When a second generation Firebird Trans Am appeared in a starring role in the 1977 film Smokey and the Bandit the car became one of the most desirable muscle cars of the 1970s.
In the early 1980s a third generation Firebird Trans Am was modified to become “KITT” in the Knight Rider TV series, KITT was an acronym for Knight Industries Two Thousand.
Today the Trans Ams from this era are becoming increasingly collectible, as their 1970s and 1980s retro kitsch becomes cool again with a whole new generation.
The Pontiac Firebird Trans Am 455 HO Shown Here
The car you see here is a Pontiac Firebird Trans Am 455 HO from 1971. That “455 HO” in the model name means it’s fitted with the 455 cubic inch (7.5 liter) “High Output” (HO) V8 producing over 335 bhp and 480 lb ft of torque.
As the 1970s progressed these engines were progressively detuned to improve emissions, by 1975 the 455 engine option would be producing just 200 bhp, making the earlier cars far more desirable.
Both the standard 455 and the 455 HO were available as engine options for the Firebird “Formula” package in 1971, but the Trans Am option received the 455 HO V8 as standard equipment.
The 1971 Trans Am could be ordered with either a 3-speed automatic or a 4-speed manual transmission.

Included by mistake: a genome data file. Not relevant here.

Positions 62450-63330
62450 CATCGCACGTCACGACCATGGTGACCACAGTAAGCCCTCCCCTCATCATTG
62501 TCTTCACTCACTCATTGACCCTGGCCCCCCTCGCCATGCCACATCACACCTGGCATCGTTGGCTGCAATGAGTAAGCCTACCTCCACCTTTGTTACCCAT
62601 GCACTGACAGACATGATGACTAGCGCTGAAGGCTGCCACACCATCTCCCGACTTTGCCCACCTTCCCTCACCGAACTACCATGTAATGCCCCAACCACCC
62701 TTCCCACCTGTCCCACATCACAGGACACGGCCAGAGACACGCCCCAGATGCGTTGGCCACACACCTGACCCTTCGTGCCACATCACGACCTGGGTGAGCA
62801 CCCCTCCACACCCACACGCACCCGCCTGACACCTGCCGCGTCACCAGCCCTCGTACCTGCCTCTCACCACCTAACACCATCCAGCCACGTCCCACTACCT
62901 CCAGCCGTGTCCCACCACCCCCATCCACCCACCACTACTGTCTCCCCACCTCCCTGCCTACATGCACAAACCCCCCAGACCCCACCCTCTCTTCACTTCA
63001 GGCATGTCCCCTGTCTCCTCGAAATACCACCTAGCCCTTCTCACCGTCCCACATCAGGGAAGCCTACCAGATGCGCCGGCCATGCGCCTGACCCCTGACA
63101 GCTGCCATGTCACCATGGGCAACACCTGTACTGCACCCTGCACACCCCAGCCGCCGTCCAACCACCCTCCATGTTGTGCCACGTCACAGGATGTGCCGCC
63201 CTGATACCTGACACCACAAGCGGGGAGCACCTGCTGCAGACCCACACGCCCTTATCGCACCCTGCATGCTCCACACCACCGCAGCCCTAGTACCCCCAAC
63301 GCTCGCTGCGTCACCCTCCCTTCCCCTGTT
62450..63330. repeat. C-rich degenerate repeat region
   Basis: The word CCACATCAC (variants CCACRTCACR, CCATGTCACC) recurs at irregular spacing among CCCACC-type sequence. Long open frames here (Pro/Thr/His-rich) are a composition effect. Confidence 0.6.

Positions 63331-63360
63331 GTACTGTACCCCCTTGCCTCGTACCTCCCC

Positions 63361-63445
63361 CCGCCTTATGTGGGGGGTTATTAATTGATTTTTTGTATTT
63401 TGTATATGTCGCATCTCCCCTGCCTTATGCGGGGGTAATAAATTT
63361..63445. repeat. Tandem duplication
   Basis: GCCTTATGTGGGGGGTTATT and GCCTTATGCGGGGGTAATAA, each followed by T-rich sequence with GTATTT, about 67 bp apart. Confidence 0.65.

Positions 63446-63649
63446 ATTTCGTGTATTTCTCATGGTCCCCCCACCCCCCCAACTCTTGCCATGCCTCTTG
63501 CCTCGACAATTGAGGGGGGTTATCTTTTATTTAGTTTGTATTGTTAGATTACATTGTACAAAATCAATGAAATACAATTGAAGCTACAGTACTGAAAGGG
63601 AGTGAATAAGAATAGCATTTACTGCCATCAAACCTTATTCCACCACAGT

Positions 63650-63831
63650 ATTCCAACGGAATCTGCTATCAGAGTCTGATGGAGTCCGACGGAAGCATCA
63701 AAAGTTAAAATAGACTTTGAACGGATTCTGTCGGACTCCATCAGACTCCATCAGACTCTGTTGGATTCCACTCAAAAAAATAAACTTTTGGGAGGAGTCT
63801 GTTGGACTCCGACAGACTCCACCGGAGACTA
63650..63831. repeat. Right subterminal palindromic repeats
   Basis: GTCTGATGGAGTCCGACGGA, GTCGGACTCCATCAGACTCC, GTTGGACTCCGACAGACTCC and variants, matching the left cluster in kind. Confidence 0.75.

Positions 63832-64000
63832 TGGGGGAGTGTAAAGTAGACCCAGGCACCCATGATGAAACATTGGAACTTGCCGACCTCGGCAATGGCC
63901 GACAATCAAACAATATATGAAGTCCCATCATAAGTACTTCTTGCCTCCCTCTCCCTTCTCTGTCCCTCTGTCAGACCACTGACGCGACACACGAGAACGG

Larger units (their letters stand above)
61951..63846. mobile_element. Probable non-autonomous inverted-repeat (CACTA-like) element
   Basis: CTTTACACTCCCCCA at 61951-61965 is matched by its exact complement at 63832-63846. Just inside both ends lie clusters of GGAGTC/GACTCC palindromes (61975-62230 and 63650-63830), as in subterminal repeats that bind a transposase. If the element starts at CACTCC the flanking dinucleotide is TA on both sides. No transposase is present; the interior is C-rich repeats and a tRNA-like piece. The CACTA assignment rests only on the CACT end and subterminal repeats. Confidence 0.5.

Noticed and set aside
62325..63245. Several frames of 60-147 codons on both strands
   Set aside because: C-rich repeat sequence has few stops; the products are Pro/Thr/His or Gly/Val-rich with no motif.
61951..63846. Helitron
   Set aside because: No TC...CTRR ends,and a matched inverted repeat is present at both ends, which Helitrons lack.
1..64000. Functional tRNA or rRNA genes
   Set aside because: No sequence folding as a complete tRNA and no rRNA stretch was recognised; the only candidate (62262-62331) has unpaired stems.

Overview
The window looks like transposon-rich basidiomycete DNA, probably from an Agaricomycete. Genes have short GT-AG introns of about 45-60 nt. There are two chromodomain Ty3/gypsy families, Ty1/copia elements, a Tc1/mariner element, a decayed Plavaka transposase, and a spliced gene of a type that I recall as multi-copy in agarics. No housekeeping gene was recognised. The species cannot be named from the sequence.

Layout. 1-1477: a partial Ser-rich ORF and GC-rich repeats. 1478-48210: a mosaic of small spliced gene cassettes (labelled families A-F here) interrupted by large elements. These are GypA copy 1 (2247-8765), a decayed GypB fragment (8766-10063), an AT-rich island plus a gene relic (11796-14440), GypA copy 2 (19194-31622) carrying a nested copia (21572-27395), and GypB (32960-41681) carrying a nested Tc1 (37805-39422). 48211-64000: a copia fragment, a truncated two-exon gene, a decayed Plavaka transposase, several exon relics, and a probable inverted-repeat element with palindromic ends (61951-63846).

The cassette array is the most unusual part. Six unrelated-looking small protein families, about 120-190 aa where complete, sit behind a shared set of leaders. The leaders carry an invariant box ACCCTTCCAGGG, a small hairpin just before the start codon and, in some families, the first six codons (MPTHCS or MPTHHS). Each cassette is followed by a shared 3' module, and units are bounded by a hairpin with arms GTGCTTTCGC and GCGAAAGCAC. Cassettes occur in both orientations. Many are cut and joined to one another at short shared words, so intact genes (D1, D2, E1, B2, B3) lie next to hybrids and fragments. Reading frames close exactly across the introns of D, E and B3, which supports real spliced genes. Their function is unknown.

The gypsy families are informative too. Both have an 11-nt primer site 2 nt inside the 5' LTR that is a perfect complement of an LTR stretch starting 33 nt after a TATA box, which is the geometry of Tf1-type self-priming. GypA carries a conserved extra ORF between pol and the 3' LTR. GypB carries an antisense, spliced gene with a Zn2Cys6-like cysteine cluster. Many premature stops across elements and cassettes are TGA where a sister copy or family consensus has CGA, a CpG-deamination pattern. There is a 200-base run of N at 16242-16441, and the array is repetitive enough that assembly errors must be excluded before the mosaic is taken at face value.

The car was fitted with independent front suspension with lower wishbones and an anti-roll bar, there was a live axle on semi-elliptic leaf springs in the rear with an anti-roll bar – telescopic dampers were used front and back.
The Trans Am was also fitted with an eye-catching (and functional) rear-facing shaker hood scoop, spoilers ahead of each wheel, a front air dam, a rear spoiler, and fender air extractors.
Visually it was an arresting car that offered excellent performance for the MSRP of between $4,557 to $4,595 USD.
The Trans Am 455 HO from 1971 shown here is one of just 885 examples equipped with the 4-speed manual transmission for the model year, offering a far more engaging driving experience than its slush box sibling.
This car was recently refurbished by Restore a Muscle Car in Lincoln, Nebraska, including a fresh coat of its original Lucerne Blue. Inside you’ll find a blue vinyl interior with matching blue carpets throughout.
The car rides on refurbished 15″ Rallye II wheels with PMD center caps, shod with 235/60 BFGoodrich Radial T/A white letter tires.
It’s now for sale in a live online auction with Bring A Trailer, you can click here to view the listing.
Editor’s Note: This bis one of two articles that we mixed up the scheduling on, they got buried and we missed the auction end date by quite a margin! This car sold for $120,000 USD and you can read more about it via that link above.
Images courtesy of Bring A Trailer
Articles that Ben has written have been covered on CNN, Popular Mechanics, Smithsonian Magazine, Road & Track Magazine, the official Pinterest blog, the official eBay Motors blog, BuzzFeed, Autoweek Magazine, Wired Magazine, Autoblog, Gear Patrol, Jalopnik, The Verge, and many more.
Silodrome was founded by Ben back in 2010, in the years since the site has grown to become a world leader in the alternative and vintage motoring sector, with well over a million monthly readers from around the world and many hundreds of thousands of followers on social media.